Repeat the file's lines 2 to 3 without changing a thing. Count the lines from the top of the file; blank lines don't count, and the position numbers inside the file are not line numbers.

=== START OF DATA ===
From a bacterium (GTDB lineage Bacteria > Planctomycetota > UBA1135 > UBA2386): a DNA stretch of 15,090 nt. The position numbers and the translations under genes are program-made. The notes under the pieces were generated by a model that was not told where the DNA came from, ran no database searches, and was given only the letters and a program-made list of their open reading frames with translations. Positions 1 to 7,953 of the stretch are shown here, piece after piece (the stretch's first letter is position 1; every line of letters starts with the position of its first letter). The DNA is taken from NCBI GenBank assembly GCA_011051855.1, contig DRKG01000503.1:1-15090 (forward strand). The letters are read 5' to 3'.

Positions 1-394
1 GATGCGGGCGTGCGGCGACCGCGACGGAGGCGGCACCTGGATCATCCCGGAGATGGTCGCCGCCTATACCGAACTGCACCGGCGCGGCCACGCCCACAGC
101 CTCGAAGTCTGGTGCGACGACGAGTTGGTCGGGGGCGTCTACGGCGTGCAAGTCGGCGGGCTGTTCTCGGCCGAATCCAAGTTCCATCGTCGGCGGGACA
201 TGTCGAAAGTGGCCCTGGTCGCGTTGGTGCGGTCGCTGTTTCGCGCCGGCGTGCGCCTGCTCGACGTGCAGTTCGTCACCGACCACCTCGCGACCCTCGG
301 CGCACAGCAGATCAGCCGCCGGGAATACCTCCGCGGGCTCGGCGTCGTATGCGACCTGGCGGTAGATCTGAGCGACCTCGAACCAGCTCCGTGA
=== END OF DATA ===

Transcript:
Positions 1-394
1 GATGCGGGCGTGCGGCGACCGCGACGGAGGCGGCACCTGGATCATCCCGGAGATGGTCGCCGCCTATACCGAACTGCACCGGCGCGGCCACGCCCACAGC